Just Checking In: 7 Better Ways to Follow up on Email

Just Checking In: 7 Better Ways to Follow up on Email

Nothing induces a world-weary sigh from working professionals like a “just checking in” email. They’re the bane of our inbox existence. Here are a few ways to make sure your follow-up incites action, not apathy.

What’s the problem with “just checking in” emails?

As a writer for a popular blog (this one) and a freelance PR professional, I get follow-up emails on the regular. They come in for different reasons, from different sources, but they all have something in common—the person sending them wants something.

The problem with “just checking in” is that it’s a smokescreen we all instantly see through. A check-in is an indirect request for our time or attention, and we find ourselves wishing the sender had gotten straight to the point.

Wouldn’t it be nice if there was a one-size-fits-all alternative to “just checking in?” Unfortunately, variations on that phrase (like “I’m following up on . . .”) all spark the same visceral response. We prefer a more straightforward approach.

When it’s time to follow up, It’s not a new phrase you need but an entirely new strategy. Here are a few unique ways to follow up without making your tune out.

Here’s a tip:  Bloggr runs on powerful algorithms developed by the world’s leading linguists, and it can save you from misspellings, hundreds of types of grammatical and punctuation mistakes, and words that are spelled right but used in the wrong context. Learn More 

Requesting Status Updates

Sometimes you need to know where a project or task stands. Although this is a perfectly good reason to check in via email, there are ways to avoid the “just checking in” language we all dread.

1 Ask.

Drop the “checking in” wind-up and ask for an update politely and directly. Use the request for a status update as a call-to-action, and make it time sensitive so you’re more likely to get a response.

I’d love to hear how things are going with the Great Big Infographic design brief. Could you give me a quick status update by end-of-day?

2 Open with context.

If you’re concerned that a task may have fallen through the cracks, start with a little context. It can be helpful to explain why the task is important to you, too.

Last Friday, we talked about growth strategies over lunch, and you shared some thoughts. You offered to put together a list of project ideas for further brainstorming. I’ve been excited to get your input. Have you had a moment to jot those ideas down?

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3 Send a friendly reminder.

Emails get lost in busy inboxes. It happens. Your might appreciate a reminder that there’s still an open email chain needing attention.

If your inbox is anything like mine, it tends to get unruly fast. Did this thread get buried? I wanted to make sure things were still in progress. Let me know if you need any help.

Maintaining a Connection

Whether you’re networking or pursuing a sale, when you want to stay on your ’s radar, begin with one of these approaches. If you’re hoping for a specific result, conclude with a CTA that points your at the next step and prompts action.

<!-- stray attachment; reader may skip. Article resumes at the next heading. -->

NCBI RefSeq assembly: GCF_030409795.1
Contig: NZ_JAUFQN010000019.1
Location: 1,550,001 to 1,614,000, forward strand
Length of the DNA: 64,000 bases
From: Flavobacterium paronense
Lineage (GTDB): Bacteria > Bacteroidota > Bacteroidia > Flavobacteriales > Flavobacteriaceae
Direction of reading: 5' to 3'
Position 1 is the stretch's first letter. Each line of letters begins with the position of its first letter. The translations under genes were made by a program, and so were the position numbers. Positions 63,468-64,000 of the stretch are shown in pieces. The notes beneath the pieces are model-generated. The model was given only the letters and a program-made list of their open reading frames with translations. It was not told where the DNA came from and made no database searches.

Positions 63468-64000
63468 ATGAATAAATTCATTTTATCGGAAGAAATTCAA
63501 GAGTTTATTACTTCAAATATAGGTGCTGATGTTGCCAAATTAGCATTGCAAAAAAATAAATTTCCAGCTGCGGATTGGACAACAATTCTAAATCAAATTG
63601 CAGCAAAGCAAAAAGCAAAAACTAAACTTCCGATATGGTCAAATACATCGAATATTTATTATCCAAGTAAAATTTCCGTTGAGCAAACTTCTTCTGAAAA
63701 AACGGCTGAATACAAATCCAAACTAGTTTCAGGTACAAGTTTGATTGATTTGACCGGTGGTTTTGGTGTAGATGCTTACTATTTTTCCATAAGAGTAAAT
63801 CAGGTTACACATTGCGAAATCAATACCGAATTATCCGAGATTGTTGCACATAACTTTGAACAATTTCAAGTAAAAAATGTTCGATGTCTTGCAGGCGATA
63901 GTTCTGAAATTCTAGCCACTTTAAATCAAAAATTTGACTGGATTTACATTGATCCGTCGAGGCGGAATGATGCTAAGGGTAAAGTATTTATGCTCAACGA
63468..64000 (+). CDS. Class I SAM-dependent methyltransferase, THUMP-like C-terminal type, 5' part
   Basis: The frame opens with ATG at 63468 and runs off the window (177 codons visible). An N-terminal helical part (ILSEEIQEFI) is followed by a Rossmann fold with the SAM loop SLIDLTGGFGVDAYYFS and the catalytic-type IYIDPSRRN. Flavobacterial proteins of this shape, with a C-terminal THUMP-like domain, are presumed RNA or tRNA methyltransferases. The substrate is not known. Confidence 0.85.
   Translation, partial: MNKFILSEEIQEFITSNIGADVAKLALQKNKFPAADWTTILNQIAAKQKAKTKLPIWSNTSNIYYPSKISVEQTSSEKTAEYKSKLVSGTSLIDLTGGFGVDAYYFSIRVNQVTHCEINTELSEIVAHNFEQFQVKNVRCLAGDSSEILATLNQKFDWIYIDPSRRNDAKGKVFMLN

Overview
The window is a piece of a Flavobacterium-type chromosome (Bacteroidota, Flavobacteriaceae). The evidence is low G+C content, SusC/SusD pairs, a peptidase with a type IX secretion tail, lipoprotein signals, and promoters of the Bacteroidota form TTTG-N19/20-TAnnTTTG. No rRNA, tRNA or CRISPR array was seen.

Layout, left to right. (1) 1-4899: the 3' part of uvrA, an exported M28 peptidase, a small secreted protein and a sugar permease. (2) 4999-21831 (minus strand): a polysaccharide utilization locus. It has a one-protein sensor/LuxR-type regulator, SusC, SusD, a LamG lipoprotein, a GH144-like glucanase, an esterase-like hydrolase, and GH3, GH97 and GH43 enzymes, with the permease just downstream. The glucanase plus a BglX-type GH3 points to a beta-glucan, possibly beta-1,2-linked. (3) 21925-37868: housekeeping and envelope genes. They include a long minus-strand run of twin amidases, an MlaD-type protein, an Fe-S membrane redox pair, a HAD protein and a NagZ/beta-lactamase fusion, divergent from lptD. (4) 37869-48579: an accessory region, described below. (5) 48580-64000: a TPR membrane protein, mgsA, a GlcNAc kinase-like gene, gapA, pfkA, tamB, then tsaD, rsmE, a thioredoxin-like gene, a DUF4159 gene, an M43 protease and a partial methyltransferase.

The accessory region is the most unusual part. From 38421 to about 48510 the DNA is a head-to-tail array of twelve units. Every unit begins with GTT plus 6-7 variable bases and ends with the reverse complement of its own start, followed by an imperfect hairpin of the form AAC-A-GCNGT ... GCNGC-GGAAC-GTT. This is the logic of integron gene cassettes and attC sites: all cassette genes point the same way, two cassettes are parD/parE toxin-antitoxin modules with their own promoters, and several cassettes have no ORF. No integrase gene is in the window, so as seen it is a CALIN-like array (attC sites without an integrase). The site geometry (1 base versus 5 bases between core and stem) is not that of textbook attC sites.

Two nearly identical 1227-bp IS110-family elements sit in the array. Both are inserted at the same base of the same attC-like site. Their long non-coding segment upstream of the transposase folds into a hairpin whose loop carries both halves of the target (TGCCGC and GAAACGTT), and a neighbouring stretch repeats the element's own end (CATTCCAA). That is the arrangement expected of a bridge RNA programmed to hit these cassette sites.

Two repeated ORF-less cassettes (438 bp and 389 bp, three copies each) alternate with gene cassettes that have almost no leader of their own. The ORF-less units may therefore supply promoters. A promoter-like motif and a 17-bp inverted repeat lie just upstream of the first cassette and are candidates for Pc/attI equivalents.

4 Offer something of value.

Even when you’re ultimately trying to get something, it can be helpful to give something useful as a lead-in.

Are you still looking for solutions to convert [company] website visitors to subscribers? I read a great article this morning about the power of using quizzes to ease visitors into your sales funnel, and I thought you’d appreciate a link.

A quiz plugin like [your app] could be the answer to the conversion problem you mentioned. Do you have a few minutes Tuesday at 2:30 Eastern to chat about it?

 

5 Reference a blog post they (or their company) published.

It’s likely you and your s and sales leads have some common interests. When a or their company posts something relevant to you, that’s a perfect reason to check in.

I read your blog post about email funnel strategies yesterday. I liked what you had to say about building trust with new subscribers. That’s the email marketing philosophy we embrace at ABC Consultants, too.

I’d love to meet for coffee this week to talk about potentially working together. Are you available Thursday at 10:30 a.m.?”

6 Drop a name.

It never hurts to mention the connections you and your have in common as long as they’re relevant to the ongoing conversation.

I had lunch with Kylie Larson yesterday and your name came up. (All good things!) She said your team is still looking for the right project management tool. I wondered if [software] is still on your radar.

I could set you up with a free trial account. Then we could meet for a 15-minute video walk-through so you can see if [software] is the best solution for you. Should I make that happen?

7 Recommend an event you’re attending in their area.

There’s no better way to network than going to events, so why not invite your most valuable s to join you?

I was making plans to attend the Great Big Event the weekend of July 7th and it occurred to me you might be interested in going. If you decide to register (or you already have), let me know so we can get together for coffee or lunch. I hope to see you there!

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